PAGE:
A shorter edited version of this article appeared in JLRExplore in two parts (read part 1 and part 2). Thanks to Dr. Santosh Kumar (IFS) & S Karthikeyan for help and inputs.
Nestled among the undulating landscapes of the Byloor range of what is today the Biligirirangaswamy Temple (BRT) Tiger Reserve is the impossibly named Aaneyerada Betta (in Kannada the hill that (even) the elephant wouldn’t climb). During a recent bird survey led by S Subramanya, some of us birders retraced the probable routes that Salim Ali, sometimes referred to as the Birdman of India took when he surveyed this area (more on this later). As we watched Malabar Parakeets screeching across the low hill forests at the foothills on one side, and mixed flocks often with Orange Minivets and Yellow-browed Bulbuls, we watched with intrigue Rose-ringed Parakeets and White-browed on the other side. The majestic wet-zone and shola-covered hill ranges in the south-eastern parts of BRT Tiger Reserve drop rapidly here to merge with dry deciduous and scrub forests within a very small area allowing co-occurrence of birds that rarely overlap. Such is the intrigue of BR Hills where floristic and faunistic elements of what are often considered distinct ecological regions are found together. Not very far away from where we stood were wet forests at higher elevations, home to Rufous-bellied Hawk-eagles, Indian Blackbirds, Black Bulbuls, Fairy Bluebirds and Nilgiri Flycatchers. As we stared upwards towards the higher elevations beyond Aaneyerada Betta, I remember thinking of the Nilgiri Wood-Pigeons and Bronzed and Racket-tailed Drongos that we were sure to meet as we proceeded upwards. That said, previous efforts to locate other wet-zone birds such as the Broad-tailed Grassbird found easily a bit further west in the Brahmagiris or the Malabar Trogon, that is well seen south of BR Hills at Mudhumalai has always puzzled me.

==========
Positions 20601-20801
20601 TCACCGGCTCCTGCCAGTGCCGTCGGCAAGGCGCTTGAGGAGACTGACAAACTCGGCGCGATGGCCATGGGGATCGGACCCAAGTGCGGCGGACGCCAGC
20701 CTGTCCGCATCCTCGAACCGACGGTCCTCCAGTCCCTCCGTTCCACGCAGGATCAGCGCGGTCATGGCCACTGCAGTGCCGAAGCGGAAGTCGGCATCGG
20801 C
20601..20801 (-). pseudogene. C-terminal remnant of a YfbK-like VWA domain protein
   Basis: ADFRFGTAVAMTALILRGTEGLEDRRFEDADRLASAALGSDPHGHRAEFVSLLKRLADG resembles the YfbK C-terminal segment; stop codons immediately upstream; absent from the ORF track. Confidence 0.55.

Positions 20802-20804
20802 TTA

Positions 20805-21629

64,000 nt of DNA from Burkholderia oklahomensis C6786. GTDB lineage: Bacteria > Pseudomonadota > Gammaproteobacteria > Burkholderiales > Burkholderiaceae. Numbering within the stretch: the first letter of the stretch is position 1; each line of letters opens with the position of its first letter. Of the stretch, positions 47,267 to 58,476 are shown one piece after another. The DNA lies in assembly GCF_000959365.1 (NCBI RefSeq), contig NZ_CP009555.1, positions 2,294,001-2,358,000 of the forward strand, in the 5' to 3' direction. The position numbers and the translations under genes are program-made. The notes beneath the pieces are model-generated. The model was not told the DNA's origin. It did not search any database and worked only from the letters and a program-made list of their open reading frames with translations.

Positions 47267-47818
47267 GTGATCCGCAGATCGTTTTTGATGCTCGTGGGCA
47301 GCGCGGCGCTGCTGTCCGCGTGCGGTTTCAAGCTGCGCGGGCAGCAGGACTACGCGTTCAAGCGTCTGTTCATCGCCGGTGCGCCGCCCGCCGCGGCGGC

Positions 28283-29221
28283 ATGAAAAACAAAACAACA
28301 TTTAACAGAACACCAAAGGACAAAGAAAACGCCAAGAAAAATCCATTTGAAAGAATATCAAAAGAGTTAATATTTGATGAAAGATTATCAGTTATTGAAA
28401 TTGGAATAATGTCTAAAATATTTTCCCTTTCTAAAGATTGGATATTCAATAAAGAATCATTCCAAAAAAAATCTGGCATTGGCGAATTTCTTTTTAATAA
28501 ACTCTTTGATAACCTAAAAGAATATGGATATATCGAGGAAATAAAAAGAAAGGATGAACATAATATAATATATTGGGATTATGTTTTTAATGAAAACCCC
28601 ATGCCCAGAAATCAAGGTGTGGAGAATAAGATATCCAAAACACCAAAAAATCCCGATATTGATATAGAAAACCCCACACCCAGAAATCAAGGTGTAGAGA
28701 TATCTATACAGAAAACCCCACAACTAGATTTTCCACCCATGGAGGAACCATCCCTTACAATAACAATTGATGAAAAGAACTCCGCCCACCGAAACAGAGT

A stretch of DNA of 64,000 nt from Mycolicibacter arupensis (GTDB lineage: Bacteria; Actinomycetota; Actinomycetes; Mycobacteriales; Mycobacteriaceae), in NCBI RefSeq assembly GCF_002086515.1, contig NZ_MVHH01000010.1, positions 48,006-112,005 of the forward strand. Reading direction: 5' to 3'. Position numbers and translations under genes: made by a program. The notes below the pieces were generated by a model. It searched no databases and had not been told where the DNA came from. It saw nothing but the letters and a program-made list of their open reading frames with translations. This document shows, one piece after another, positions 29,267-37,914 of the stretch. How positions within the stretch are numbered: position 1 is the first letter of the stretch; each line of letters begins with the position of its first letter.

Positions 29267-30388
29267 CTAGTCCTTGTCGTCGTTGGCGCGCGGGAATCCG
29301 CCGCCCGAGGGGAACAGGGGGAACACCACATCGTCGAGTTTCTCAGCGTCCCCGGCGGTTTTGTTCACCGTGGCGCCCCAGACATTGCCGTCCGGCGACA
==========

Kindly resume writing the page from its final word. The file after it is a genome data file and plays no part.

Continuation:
If you trace the local legend on the name of the hill, elders say that it is one hill that even the Elephant would not climb due to the steep inclines and slippery grass-rock terrain. An elderly Tammadi (a Solega priest) that I met during my work there, confirms the origin of the name. However, change a small vowel sound in the name of the hill from aa to ee and the meaning shifts to convey the opposite: the hill that the Elephant climbed! Indeed, many Solega youth that I meet are sometimes confused if the name is in fact Aanyerida Betta. As is often the case with lore and tradition, the shifting sands of time make the origins fuzzy. Did the name capture the inability of the Elephant to make it atop here? Or is the recent sighting of elephants possibly changing the name? And as many younger Solega suspect, is this a sign of the changing climate patterns that they too notice, which creates micro-ecological changes in these eco-sensitive biodiversity-rich areas? The answers to such intriguing questions are mired in oral history, traditional knowledge and its interface with modern science and forest management. For this year’s wildlife week, let us dive into how the history of these hills and the inter-generational memories of the Solega intertwine to possibly help us revere and protect the social and ecological heritage of these hills.
Of lost times and oral histories